PGA National has always been a special place in the golf world.
Taking up a big plot amidst West Palm Beach, the resort sits a good driver’s distance from the PGA’s U.S. headquarters. While the business of golf is shaped from that business HQ, thousands of players flock to PGA National to sample five elite courses designed by some of the greatest names in the sport.
The resort recently underwent a $100 million dollar renovation to keep it at the top of West Palm’s resort scene. The guest rooms were upgraded, the dining areas modernized and the spa greatly expanded.
In the aftermath of those improvements, PGA National now includes the Ironwood Steak and Seafood (the gourmet entry), IBAR (a popular gathering spot), Palm Terrace (best for breakfast), Bar 91 (sports themed for quick dining) and Waters of the World Cafe (Poolside).
The Spa at PGA National includes all the expected services for men and women. The star of the attraction is the Club Acquaterra with its multiple soaking pools designed to simulate waters around the world.
All that’s well and good, but I didn’t come to PGA National to enjoy the pool or smell essential oils. I was there to play golf. Fortunately, there are five legit courses surrounding the resort, including The Palmer (designed by Arnold himself), The Fazio (a tribute to Walter Hagen designed by George and Tom Fazio), The Squire (also designed by the Fazio’s) and The Estates (designed by Karl Litten),
The star of the show is Champion – an 18 hole championship course designed by Jack Nicklaus that serves as home for the annual Honda Classic. Challenging while encouraging, an average mid-handicap golfer can enjoy a round at Champion with its conservative use of trees and wide fairways.
The course builds to the back nine as Nicklaus laid the holes out hoping to build to a big finish — with the 17th separating the men from the boys. That’s The Bear Trap – marked with a sign and statue honoring Nicklaus. With a green that defies you to drop your pellet in good position inside regulation, you have no choice on approach but to grip and rip and hope for the best.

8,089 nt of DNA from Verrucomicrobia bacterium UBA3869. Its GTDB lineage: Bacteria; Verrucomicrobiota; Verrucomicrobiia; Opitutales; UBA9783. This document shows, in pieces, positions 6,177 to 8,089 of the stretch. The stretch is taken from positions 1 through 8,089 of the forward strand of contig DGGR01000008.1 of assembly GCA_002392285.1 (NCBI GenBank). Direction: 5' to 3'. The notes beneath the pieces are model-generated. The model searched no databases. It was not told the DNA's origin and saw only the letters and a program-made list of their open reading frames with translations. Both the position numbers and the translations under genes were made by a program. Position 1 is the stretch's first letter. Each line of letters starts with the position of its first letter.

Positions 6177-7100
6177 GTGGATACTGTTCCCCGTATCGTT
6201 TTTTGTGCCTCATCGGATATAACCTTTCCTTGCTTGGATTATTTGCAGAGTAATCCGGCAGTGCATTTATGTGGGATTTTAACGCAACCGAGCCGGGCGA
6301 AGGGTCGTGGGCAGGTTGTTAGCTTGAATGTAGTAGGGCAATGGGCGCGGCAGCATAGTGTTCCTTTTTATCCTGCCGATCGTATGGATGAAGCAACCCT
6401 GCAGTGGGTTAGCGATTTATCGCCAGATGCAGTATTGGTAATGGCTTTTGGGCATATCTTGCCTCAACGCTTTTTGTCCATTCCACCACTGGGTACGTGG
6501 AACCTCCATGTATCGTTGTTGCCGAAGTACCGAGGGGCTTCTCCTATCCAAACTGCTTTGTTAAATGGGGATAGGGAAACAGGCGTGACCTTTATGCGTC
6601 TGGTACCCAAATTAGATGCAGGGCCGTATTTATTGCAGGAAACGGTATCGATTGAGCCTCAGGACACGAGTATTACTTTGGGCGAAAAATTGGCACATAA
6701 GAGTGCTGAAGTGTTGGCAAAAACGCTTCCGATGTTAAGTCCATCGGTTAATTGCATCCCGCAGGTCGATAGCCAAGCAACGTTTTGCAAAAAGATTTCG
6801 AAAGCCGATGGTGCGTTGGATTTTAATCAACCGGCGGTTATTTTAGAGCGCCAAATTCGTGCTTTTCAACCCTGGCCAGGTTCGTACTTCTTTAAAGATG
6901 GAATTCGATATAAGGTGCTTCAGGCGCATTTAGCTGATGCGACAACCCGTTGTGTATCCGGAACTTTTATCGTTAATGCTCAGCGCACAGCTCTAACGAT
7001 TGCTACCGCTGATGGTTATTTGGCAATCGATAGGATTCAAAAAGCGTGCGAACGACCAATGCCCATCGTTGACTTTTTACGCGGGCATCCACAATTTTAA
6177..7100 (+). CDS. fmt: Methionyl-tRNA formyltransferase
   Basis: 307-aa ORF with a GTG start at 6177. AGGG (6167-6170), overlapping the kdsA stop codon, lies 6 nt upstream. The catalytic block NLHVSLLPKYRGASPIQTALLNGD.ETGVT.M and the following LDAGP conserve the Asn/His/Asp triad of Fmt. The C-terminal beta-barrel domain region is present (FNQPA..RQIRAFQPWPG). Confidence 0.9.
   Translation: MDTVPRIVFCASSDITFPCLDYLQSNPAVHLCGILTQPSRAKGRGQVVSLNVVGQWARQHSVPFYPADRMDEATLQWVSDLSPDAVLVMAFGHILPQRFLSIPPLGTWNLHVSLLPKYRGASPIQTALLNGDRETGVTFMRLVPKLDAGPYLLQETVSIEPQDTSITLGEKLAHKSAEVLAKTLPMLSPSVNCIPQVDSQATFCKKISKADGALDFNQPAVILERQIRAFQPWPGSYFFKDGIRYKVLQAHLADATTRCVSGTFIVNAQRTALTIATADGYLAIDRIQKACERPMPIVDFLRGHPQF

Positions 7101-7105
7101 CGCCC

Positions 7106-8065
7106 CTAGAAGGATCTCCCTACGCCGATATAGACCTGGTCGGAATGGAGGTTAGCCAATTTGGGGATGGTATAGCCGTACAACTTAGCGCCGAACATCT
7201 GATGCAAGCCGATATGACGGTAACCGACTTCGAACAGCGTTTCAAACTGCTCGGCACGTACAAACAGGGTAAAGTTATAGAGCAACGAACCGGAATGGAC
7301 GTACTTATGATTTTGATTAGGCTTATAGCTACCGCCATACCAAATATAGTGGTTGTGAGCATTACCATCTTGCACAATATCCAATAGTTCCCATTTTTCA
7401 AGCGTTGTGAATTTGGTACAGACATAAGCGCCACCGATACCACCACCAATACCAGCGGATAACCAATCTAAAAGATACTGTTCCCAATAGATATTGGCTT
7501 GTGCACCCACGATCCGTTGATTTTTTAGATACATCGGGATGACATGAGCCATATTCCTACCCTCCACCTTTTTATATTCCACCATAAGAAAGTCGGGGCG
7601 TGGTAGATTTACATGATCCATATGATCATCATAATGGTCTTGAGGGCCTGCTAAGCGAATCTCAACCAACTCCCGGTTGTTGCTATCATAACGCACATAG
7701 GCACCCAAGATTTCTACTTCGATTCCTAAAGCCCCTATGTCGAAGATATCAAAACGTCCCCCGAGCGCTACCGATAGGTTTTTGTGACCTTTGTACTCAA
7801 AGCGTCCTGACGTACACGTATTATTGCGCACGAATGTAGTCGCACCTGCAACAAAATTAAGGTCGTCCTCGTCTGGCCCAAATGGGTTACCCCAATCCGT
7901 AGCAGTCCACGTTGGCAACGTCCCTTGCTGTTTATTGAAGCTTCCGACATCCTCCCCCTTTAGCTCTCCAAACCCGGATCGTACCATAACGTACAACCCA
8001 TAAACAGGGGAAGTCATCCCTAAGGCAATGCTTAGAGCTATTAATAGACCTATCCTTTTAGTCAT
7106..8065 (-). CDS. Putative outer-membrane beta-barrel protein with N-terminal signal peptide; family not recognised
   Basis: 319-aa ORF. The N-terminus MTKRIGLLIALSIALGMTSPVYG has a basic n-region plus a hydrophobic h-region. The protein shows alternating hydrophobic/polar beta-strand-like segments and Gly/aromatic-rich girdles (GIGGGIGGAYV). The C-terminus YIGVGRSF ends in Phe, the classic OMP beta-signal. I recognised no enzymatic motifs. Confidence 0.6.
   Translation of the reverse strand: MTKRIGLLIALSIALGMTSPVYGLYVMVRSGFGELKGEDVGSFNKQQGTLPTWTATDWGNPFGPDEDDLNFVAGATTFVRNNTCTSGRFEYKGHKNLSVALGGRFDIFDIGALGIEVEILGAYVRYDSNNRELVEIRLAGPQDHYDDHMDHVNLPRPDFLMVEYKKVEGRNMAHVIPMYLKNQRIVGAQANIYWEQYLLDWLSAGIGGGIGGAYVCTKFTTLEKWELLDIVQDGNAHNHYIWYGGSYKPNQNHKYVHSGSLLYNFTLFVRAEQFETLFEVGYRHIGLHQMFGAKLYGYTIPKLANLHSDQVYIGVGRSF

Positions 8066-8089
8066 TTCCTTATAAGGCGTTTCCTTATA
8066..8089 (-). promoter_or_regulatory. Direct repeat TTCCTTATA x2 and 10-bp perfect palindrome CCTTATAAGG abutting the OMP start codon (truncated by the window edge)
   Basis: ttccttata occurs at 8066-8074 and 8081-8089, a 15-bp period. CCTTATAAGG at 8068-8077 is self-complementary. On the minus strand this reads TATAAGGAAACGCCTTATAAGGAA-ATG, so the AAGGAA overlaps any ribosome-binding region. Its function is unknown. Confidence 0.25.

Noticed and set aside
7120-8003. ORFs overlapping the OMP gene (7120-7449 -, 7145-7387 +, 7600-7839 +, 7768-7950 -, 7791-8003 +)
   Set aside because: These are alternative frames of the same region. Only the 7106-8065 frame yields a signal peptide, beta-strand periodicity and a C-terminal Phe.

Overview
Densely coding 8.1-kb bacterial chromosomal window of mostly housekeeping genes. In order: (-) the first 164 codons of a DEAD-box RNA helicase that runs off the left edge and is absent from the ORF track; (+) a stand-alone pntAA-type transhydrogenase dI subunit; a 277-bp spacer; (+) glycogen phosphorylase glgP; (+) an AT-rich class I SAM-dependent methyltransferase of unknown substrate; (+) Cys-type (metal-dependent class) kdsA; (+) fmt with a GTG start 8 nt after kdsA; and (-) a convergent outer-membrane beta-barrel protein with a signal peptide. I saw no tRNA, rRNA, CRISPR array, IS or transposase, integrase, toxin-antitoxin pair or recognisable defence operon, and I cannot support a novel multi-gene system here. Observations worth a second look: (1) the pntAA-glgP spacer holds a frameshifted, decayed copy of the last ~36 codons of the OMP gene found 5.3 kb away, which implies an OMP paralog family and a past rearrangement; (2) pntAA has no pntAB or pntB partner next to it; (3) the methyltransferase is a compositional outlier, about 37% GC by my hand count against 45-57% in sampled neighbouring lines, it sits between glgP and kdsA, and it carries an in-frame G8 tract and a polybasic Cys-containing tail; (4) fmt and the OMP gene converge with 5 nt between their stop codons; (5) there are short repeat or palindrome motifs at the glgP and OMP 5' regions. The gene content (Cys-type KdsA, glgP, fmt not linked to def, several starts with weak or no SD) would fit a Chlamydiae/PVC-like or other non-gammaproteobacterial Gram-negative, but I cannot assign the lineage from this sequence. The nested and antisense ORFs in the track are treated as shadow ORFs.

To expedite my press round the morning I played Champion, I went out on the back nine first. So, I faced the Bear Trap earlier in my game than PGA players would need to in tournament play. I would finish on 9. I found myself about 175 out on approach. I hit the seven iron of the day, putting it on the center of the green. Drop the mike. That’s the shot of the day — and a shot like that on Champion at PGA National is a reason to keep playing golf for years to come.
There’s genius in the design of Champion and its place within the Palm Beach terrain. The grasses used combine with the climate to forge, in essence, two golf courses in one. While never easy to play, Champion is friendlier and more accessible to medium-high handicappers from autumn through winter — peak times for Florida resort and gold tourism.
However, come spring and the return of the PGA tour, the increase n temperatures thicken the grass and up the wind speed enough to tighten playing conditions — forging a course that only the best in the world can master.
The PGA National grounds also house The David Leadbetter Golf Academy – one of the world’s most esteemed golf schools. I was treated to a session with school pro Matt Denzer. Rather than just goof around during my lesson, I wanted to get some practical use out of this opportunity. I asked Denzer to help me fend off a slice that had been plaguing me off the tee. I’d always had a little bit of a fade with my driver, but I was damn near hitting boomerang balls as of late with my slice carving about 50 yards off many of my drives.
Using a combination of a coach’s eye and video analysis, Denzer and I figured out I was sliding in my backswing — loading up the club too heavily for my hip to release on address. So, I was still very closed at ball strike — my shoulders way behind where they needed to be. I wasn’t slicing the ball. I was pushing it right, and the ball was going where I hit it.
By focusing on keeping my head still and my shoulders level immediately in my backswing, I was able to carve some of the angle off that slice. Was I entirely cured? No. It’ll take more practice time than could be packed into a Leadbetter lesson, but the analysis was swift and the treatment aggressive.
PGA National exists to offer the golfer choices he or she is unlikely to find in such abundance elsewhere in the world. From rounds on five outstanding courses to opportunities to improve one’s game — from multiple restaurants to a variety of spa experiences — the resort can provide great golf memories, or let you forget about the game altogether.
Personally, I’ll stick with the Bear Trap.